Forward Pre-Cat.jpg (109495 bytes) For the CA-spec 1999 and 2000 Maximas like mine, the forward pre-cat has to stay put or the Engine Control Unit (ECU) will be very unhappy.  The front pre-cat needs to be loosened slightly at the forward exhaust manifold in order to get the stock Y-Pipe out.  It is a little tricky.  Note the forward O2 sensor embedded in the pre-cat.  This stays put as-is.
Stock Y-Pipe at Pre-Cat.jpg (111722 bytes)

The stock Nissan Y-Pipe has the nuts built into it, so when you put the Cattman pipe on you have to screw on 3 of your own nuts to match the stock bolts.  The nuts required are 1.25 pitch, and can be purchased at any hardware store.  This picture shows the bolts already removed. 

Flange Bolts & Nuts.jpg (95677 bytes) I chose to replace the pre-cat bolts and the rear manifold nuts, since the stock ones were a little rusty, and this was the second time the stock pipe was coming off.  While this is not entirely necessary, it is certainly not a bad idea - and it will make you feel good.  It was necessary to purchase the nuts to secure the Y-Pipe to the forward pre-cat.  The stock Y-Pipe has the nuts welded to it, while the Cattman pipe does not.  We used stainless steel lock washers to make sure everything was tight.
Here is the stock Y-Pipe removed from the car, compared to the Cattman pipe.  The rear pre-cat is clearly visible as a bulge just aft of the front tube.  The Cattman pipe is a much cleaner design, as it is essentially a straight-through pipe with no pre-cats. Stock Y-Pipe Removed.jpg (155127 bytes) Whole Pipe.jpg (213343 bytes)
Y-Pipe at Pre-Cat Lineup.jpg (114078 bytes) One of the issues corrected with the second prototype was a slight adjustment to the forward flange angle.  You can see from this picture that the new design mates perfectly to the forward pre-cat with no gaps at all.  One minor change that my mechanic had to make was to replace the bottom most bolt with a longer one, since the flange on the Cattman pipe is a little thicker than stock.  The stock bolt was not long enough for the bottom hole.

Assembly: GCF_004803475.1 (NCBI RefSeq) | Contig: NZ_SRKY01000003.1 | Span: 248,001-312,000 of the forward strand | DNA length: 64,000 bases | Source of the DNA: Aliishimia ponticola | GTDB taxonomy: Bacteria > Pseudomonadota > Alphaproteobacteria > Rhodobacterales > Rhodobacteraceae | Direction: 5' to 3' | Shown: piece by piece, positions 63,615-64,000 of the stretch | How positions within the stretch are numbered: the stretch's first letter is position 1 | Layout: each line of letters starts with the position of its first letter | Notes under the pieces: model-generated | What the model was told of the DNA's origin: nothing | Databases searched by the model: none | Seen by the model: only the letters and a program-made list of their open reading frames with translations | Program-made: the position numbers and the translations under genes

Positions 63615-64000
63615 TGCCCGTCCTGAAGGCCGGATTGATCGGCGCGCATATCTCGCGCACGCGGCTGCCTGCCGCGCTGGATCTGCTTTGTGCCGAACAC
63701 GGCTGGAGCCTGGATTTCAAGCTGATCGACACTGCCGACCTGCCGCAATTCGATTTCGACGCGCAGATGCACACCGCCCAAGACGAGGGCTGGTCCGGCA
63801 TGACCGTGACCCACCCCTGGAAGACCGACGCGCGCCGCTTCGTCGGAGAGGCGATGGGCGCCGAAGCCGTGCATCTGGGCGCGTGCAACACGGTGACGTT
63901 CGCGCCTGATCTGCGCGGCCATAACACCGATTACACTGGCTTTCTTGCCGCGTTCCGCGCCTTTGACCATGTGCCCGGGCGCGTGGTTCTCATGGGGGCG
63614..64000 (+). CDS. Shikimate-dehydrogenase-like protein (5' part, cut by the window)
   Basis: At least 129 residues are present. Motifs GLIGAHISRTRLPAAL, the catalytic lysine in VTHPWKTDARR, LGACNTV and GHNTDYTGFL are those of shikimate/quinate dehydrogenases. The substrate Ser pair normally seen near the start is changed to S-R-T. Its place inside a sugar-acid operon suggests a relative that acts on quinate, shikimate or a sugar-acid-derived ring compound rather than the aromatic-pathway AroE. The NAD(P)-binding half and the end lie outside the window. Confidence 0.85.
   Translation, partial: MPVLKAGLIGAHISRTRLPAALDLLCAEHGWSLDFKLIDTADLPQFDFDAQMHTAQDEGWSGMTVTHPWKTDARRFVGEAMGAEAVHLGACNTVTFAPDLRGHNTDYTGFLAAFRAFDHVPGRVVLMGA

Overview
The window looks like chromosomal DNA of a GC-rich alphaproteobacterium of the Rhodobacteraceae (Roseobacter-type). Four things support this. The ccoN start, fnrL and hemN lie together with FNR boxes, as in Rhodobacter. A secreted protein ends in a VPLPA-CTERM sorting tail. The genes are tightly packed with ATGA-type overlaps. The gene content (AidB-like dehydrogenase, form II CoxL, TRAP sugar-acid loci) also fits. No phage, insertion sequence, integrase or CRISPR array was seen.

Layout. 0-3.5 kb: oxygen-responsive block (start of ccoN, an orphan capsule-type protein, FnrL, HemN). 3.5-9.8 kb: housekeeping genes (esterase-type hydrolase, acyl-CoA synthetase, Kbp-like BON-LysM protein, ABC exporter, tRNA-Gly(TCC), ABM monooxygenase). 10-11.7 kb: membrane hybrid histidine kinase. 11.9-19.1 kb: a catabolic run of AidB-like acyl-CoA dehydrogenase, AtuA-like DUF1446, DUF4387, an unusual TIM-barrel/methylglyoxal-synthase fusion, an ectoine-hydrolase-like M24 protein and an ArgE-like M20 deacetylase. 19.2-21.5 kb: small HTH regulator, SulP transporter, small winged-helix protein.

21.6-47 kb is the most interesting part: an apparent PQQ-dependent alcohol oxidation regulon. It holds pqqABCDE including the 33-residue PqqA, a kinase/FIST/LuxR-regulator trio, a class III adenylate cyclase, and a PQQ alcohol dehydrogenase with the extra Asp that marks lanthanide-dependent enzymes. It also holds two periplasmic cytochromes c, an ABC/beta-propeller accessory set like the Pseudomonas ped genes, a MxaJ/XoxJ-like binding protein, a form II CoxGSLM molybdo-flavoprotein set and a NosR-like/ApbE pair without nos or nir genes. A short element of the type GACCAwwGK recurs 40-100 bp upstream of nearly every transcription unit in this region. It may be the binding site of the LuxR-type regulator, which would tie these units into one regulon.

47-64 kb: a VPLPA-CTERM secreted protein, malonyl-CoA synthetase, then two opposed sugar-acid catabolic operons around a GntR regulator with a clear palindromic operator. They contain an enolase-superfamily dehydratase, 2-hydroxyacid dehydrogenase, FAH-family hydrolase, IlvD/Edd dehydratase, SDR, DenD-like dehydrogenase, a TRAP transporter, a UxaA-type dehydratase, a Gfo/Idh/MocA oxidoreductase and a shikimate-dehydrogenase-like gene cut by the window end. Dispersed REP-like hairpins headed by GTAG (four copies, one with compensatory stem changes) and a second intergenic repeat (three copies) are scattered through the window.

Rear Manifold - O2 Sensor.jpg (197889 bytes) This shot simply shows the new pipe mated up to the rear exhaust manifold, and the O2 sensor.  The smooth bends in this pipe are really a work of art.
Rear Flex Joint at Cat.jpg (128343 bytes) The new Cattman pipe with flex joint fit perfectly to the stock catalytic converter.  The stock hanger is re-used, and supports the pipe at the converter.  We had to put a very small bend in the hanger to avoid a minor rattle that was occurring when the car was floored from a standstill.  I don't plan on beating on the car like this too often, but I had to explore the limits when I test drove it.  Bend hanger out of the way, and no more rattle.
Y-Pipe Bracket - Bent Down.jpg (116542 bytes) Originally, the bracket shown in this picture fit properly, but when the forward section of the prototype pipe was reworked, the alignment of the bracket holes with the car changed.  Our solution was to simply bend the bracket out of the way.  The Cattman pipe is so much lighter than the stock pipe without the heavy pre-cat and heat shields that extra support is really not necessary.  This pipe isn't going anywhere.  My suggestion to Brian Catts will be to simply eliminate this piece and save on the production costs.
Y-Pipe Complete.jpg (214653 bytes) Here is the completed pipe, looking very happy in its new home.  There is a definite and noticeable power gain with this pipe, without any gain in noise output.  As I had originally guessed, the addition of this pipe to a totally bone stock Maxima exhaust does not increase the exhaust note at all, and the flex joint is perfect for eliminating vibrations.  This is a totally streetable setup.

I was amazed at the quality and fitment of this pipe, especially considering it was a prototype.  I would like to thank Master Mechanic Joe, at Unorthodox Racing for being the true genius behind this install.  He made it look easy, although this job is not something I would recommend for an average do-it-yourselfer.  Thanks also to Brian Catts of Cattman Performance, for finally getting so sick of me bugging him for a stainless steel version of his Y-Pipe for my car, he had to go out and make one.